What’s the definition of a green company? Is it a company that produces and sells green products and services for commercial gain or one that has established internal policies of environmental responsibility?
According to the United Nations Environment Programme (UNEP) a green business is one that results in increased human equity, improved social inclusion and decreased environmental impacts, writes Mark Hiller, GM of Lexmark South Africa.
Lexmark has included these values in their guiding principles. They’ve defined their “green” company vision as a business that includes citizenship and respect for the environment in its values, and translates this into a continuous improvement plan. Their approach is guided by the real issues of their business activity that is both costed and integrated into their business processes.
At Lexmark, because of the nature of their products, they have primarily focused on measuring the environmental impact of the products they manufacture, distribute and sell to customers. Product life cycle analysis is one important part of the environmental aspect of their products.
This must be carried out in accordance with generally accepted practices and current standards and with the help of a recognised, independent agency. This method involves analysing each stage of a product’s life in order to quantify and qualify the impact of the resources, emissions and waste at each step.
The results of this analysis must determine the company’s priorities each year, whether in the field of product development or with regard to its production line, supply chain or commercial offering.
In the specific case of commercial printing, it is the utilisation phase of the equipment that has the greatest impact on the environment, particularly in terms of CO2 emissions.
The vast majority (60% to 80%) of CO2 emissions generated by conventional printing material during a lifetime of five years is due to the paper consumed while using this material.
Based on this observation, a printing specialised company that aims at being greener should be able to offer products and services that enable its customers to minimise the environmental impact associated with the consumption of paper.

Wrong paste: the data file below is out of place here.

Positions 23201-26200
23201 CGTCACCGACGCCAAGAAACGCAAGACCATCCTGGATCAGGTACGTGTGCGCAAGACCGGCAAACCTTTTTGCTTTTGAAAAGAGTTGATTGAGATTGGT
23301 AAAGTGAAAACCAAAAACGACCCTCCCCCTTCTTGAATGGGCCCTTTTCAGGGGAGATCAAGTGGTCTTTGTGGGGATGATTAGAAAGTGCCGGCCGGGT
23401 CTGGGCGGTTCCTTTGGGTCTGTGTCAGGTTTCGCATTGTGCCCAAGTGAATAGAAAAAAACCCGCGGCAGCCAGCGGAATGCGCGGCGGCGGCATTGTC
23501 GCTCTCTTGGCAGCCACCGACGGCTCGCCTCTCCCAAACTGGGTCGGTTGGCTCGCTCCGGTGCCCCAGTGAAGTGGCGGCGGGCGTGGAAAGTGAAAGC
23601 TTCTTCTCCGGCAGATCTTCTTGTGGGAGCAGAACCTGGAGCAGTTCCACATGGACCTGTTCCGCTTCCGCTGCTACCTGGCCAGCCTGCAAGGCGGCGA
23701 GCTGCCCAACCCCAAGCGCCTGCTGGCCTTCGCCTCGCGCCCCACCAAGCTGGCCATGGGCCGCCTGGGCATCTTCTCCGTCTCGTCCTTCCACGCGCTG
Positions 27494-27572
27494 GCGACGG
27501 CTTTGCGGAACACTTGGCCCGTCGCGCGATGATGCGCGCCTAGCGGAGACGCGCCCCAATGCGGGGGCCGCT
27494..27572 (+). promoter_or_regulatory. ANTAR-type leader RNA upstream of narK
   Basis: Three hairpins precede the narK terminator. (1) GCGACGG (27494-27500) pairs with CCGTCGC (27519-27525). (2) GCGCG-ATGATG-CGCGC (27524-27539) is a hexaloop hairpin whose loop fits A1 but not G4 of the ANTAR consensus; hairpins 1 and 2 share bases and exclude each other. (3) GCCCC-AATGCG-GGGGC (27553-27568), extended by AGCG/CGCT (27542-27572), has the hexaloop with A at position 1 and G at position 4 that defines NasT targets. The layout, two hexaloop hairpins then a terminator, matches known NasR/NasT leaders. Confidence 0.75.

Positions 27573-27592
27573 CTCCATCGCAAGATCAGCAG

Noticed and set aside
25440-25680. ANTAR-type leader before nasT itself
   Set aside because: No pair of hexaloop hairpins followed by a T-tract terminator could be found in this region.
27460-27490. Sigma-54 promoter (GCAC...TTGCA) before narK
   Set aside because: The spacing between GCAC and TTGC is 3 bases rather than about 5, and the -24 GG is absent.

Is a green company profitable?
Profitability is a crucial issue for any business manager. Without a harmonised measurement of both economical and other sustainable pillars of performance, it is much harder to clearly support the environment and social responsibility key indicators.
However, a company that is responsible and conscious of its environmental issues is profitable on two sides: internally and externally. Internally, environmental awareness allows the company to reduce its own operating costs, increasing the employees adhesion to the company values, thereby increasing its productivity and profitability.
Externally, embracing environmental responsibility not only helps to develop more value for the company’s existing customers, it also serves to attract new ones.
Another example, as a supplier of printing solutions, Lexmark have had a free process for returning empty toner cartridges in place since the company was founded in 1991. They have put in more resources to facilitate returns direct to their plants, whether for laser cartridges or for the millions of inkjet cartridges that users can return from their homes or small businesses.
As a result, today Lexmark are able to make new cartridges while reusing more materials, which makes manufacturing process more competitive and less resource hungry. Tackling the non-renewable resources is a key priority for them: this is why they already introduced 10% post consumer recycled content in their printer supplies.
They have also implemented internally, throughout the world, all of the good printing practices that they advocate to customers.
Their expertise in these ecological issues and ability to assist companies in implementing these solutions in their businesses have allowed Lexmark to win new customers. Indeed, in order for this print optimisation process to be efficient, profitable and sustainable, it is essential to gain user support.
Technology is only a basis for responsible printing solutions, but if user behaviour does not change, good practice will be very quickly forgotten, stocks of personal printers will grow and investments will not be profitable.
Some examples of how printing behaviour can be changed in companies:
One of every seven printed pages is never read, and goes straight into the waste bin. Paper wastage has started to decrease (from one in five to one in seven pages per employee per day) between 2007 and 2009.
* Both sides of a piece of paper are used in only 10% of cases.
* Less than 2.5% of printed pages in companies are in A3 format, yet the great majority of buyers continue to install equipment capable of printing A3, which has a bigger footprint, uses more electricity and is more expensive.
Accompanying change – the key to success
To promote the “green” company, the issue of behaviour is essential, both in terms of profitability and environmental impact. It is in this matter of accompanying behavioural changes that a company like Lexmark makes the difference. Printing spend represents up to 3% of a company’s turnover and therefore the potential contribution is significant.
This is a new role that has emerged for printer manufacturers in recent years: a role as a provider of services and value, based on technology, equipment, software and specific development, but above all on great expertise in change management.
The “green” company is certainly profitable, provided that it well understands its environmental issues and unswervingly supports its employees through change, ensuring that the natural assets continue to provide the eco-system services, while using better technology.